Saratoga County

Superbowl weekend DWI sweep planned

Police agencies in the county are planning a drunk driving crackdown on Superbowl weekend, and dr

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Police agencies in the county are planning a drunk driving crackdown on Superbowl weekend, and drivers generally should be paying more attention to whether they have buckled their seat belts.

The county Traffic Safety Committee on Monday decided there will be additional police patrols across the county on the weekend of the Superbowl, which will be Feb. 3.

“Statistics show it’s a big time for drinking and driving,” said state police Sgt. Dan Larkin, one of the agency’s traffic safety specialists.

Every police agency in the county will be authorized to spend an additional 16 hours of overtime that weekend, to be reimbursed from the county’s STOP-DWI program.

“We always put on extra people for Superbowl Sunday,” said Sgt. William Crandall of the Saratoga Springs Police Department, who is chairman of the Traffic Safety Committee.

The STOP-DWI program, which is funded by fines paid by people convicted of drunk driving offenses, tries to provide funding for a crackdown every month, said Bob Murphy, the county’s STOP-DWI coordinator.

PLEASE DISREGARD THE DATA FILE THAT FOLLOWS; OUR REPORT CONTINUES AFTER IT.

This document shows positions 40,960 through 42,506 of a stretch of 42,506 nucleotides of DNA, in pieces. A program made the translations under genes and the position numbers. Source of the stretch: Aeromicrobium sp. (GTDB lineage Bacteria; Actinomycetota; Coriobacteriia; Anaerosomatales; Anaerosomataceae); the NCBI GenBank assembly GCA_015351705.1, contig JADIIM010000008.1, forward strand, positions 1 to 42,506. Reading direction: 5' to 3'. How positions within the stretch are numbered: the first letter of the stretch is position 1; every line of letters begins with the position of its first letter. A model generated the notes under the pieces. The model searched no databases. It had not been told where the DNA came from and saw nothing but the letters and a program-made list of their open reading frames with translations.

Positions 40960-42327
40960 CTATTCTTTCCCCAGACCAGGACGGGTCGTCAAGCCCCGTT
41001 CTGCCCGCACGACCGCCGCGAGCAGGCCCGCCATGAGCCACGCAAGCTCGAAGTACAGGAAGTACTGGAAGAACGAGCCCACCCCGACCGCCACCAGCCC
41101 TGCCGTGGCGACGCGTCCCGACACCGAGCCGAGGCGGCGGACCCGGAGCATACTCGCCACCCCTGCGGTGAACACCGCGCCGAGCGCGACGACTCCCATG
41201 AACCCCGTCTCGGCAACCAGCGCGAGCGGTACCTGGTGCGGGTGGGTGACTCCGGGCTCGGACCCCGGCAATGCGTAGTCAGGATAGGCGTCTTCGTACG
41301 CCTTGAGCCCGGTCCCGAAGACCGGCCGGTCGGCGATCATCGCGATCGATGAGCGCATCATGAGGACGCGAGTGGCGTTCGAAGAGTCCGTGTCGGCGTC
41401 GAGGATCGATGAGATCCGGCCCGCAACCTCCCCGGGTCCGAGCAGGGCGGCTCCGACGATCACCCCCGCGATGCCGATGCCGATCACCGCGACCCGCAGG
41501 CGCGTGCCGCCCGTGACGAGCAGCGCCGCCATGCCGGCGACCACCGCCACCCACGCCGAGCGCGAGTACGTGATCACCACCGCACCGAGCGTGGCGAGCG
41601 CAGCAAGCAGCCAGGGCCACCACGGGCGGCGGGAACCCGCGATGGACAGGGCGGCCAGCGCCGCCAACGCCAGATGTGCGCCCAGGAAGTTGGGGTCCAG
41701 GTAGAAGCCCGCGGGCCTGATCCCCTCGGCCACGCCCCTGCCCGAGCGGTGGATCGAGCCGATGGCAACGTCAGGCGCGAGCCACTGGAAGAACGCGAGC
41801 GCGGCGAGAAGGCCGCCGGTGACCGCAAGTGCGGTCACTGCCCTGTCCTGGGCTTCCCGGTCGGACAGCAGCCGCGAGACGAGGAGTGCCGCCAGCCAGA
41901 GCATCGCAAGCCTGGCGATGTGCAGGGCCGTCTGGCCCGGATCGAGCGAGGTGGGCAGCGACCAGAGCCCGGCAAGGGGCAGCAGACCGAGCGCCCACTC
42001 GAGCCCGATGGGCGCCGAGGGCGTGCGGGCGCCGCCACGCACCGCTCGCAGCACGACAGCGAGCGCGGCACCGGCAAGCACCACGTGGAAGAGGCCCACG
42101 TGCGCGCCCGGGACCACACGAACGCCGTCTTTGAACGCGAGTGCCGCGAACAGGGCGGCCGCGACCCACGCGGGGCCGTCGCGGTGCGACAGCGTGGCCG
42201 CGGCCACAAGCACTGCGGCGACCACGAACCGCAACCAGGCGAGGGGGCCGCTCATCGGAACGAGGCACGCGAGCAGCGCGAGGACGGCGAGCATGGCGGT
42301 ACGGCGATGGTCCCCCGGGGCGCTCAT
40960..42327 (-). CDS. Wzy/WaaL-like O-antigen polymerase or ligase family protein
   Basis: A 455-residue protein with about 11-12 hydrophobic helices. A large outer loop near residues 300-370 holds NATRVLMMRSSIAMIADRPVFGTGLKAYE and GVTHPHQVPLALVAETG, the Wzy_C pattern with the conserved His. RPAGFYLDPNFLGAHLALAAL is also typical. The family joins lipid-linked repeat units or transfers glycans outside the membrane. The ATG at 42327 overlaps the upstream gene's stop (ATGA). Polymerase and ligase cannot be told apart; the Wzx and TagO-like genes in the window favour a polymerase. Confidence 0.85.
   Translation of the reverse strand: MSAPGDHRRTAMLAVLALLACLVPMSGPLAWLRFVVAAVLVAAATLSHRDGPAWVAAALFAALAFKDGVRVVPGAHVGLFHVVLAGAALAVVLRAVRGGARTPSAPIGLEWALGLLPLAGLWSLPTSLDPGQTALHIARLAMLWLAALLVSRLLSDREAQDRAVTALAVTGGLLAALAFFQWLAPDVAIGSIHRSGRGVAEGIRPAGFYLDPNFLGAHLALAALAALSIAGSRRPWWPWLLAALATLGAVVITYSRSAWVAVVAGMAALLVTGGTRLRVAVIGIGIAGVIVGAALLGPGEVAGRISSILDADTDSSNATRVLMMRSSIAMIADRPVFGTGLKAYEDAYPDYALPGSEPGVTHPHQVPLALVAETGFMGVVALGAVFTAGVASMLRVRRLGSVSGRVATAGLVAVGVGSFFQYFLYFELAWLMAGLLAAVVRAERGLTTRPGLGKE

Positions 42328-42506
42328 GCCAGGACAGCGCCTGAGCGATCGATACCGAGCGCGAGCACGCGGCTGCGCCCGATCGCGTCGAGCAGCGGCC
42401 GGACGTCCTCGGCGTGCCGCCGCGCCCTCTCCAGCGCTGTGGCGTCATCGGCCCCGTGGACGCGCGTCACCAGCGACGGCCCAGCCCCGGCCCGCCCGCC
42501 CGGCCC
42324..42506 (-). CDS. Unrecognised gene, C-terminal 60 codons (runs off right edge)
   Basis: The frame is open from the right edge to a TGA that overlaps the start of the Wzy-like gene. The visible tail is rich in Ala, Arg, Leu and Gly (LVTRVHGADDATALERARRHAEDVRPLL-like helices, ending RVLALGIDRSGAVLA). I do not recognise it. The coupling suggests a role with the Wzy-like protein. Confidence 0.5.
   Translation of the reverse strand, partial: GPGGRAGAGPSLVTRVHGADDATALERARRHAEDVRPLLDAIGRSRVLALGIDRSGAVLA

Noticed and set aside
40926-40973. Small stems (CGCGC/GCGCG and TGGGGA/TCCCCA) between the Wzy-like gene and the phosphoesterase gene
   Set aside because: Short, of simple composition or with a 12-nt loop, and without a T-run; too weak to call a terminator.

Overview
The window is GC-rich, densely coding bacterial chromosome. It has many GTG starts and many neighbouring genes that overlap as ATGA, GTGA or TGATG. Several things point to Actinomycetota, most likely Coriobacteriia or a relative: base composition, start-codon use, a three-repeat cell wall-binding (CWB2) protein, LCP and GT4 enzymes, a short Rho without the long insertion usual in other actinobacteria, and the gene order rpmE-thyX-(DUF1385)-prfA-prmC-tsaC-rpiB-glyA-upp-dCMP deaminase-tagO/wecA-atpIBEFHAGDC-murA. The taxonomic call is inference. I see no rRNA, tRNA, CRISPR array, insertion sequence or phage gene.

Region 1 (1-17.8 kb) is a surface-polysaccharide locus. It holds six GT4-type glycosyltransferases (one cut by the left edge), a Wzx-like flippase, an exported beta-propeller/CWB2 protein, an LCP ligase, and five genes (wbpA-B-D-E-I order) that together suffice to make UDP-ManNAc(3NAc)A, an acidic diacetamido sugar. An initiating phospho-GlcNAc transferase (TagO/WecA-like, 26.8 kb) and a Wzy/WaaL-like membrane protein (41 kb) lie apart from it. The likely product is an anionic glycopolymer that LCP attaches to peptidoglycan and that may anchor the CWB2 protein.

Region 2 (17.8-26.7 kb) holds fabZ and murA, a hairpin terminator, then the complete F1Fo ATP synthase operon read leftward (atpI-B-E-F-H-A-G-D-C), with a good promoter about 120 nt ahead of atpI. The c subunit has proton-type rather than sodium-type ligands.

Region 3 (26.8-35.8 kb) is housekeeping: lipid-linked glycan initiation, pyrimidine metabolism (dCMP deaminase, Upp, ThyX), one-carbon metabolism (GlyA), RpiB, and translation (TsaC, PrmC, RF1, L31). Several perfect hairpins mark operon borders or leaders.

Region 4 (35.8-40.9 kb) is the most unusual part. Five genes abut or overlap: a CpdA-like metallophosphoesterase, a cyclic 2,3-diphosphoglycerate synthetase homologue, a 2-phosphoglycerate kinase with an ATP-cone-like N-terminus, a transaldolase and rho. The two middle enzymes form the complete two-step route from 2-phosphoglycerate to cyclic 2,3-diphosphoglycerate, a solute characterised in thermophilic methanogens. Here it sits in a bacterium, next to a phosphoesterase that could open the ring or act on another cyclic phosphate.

Meeting in Ballston Spa, committee members also agreed more needs to be done to enforce the state’s mandatory seat belt use law.

Larkin said newly released state Department of Motor Vehicles statistics for 2006 show the number of people in fatal or personal injury accidents in the county who aren’t belted-in is rising.

“We need to get our officers every day to go out and write those tickets,” Larkin said.

The state has a “Click It or Ticket” enforcement campaign, but outside the campaign period tickets aren’t being written for seat belt violations, police said.

According to the DMV, about 75 percent of the people involved in injury accidents statewide in 2006, either drivers or passengers, were buckled in.

Police say the figure needs to be higher.

Mechanicville Police Chief Joe Waldron said he’s talked to a DMV deputy commissioner and the Federal Highway Administration about his concern that there needs to be more seat belt enforcement.

Bills now pending in the state Legislature would require that all occupants, including those in the back seats, wear seat belts, said Cynthia Dort, traffic safety program leader for Cornell Cooperative Extension of Saratoga County.

Current law requires only front-seat occupants and children age 16 and younger to be seat-belted.

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